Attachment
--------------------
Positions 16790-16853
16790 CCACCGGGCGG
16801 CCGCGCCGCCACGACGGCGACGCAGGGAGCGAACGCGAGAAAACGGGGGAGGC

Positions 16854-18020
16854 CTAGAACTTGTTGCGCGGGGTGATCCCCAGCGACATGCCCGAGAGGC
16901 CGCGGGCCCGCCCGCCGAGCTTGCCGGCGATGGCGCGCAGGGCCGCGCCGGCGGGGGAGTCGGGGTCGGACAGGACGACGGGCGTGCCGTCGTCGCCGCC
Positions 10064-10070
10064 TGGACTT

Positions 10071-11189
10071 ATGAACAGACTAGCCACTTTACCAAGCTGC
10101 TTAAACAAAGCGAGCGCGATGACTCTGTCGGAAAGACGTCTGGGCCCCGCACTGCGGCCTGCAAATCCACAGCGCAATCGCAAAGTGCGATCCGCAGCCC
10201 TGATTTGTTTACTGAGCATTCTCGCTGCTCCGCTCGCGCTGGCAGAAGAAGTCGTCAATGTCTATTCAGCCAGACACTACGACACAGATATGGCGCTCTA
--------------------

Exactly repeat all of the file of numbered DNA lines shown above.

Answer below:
Positions 16790-16853
16790 CCACCGGGCGG
16801 CCGCGCCGCCACGACGGCGACGCAGGGAGCGAACGCGAGAAAACGGGGGAGGC

Positions 16854-18020
16854 CTAGAACTTGTTGCGCGGGGTGATCCCCAGCGACATGCCCGAGAGGC
16901 CGCGGGCCCGCCCGCCGAGCTTGCCGGCGATGGCGCGCAGGGCCGCGCCGGCGGGGGAGTCGGGGTCGGACAGGACGACGGGCGTGCCGTCGTCGCCGCC
Positions 10064-10070
10064 TGGACTT

Positions 10071-11189
10071 ATGAACAGACTAGCCACTTTACCAAGCTGC
10101 TTAAACAAAGCGAGCGCGATGACTCTGTCGGAAAGACGTCTGGGCCCCGCACTGCGGCCTGCAAATCCACAGCGCAATCGCAAAGTGCGATCCGCAGCCC
10201 TGATTTGTTTACTGAGCATTCTCGCTGCTCCGCTCGCGCTGGCAGAAGAAGTCGTCAATGTCTATTCAGCCAGACACTACGACACAGATATGGCGCTCTA